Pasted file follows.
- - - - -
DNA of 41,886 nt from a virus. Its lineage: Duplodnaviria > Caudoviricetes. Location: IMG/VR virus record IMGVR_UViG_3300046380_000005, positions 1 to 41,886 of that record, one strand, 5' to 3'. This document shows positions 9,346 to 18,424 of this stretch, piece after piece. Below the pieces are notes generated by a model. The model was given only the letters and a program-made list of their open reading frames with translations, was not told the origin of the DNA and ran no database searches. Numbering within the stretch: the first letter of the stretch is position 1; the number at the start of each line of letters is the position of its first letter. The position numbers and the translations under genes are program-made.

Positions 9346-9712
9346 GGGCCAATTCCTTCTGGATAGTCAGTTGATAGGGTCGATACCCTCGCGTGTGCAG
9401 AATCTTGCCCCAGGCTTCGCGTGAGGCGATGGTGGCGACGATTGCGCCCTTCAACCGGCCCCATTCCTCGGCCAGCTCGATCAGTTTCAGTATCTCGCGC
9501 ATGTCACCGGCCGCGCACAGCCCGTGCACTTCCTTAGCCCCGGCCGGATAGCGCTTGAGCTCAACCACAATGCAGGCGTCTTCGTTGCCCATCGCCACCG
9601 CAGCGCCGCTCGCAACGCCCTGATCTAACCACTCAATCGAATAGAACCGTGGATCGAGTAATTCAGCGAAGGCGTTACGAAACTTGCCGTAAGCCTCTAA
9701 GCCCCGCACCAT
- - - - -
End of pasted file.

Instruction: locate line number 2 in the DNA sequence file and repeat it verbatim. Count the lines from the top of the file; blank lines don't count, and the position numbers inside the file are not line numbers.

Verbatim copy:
Positions 9346-9712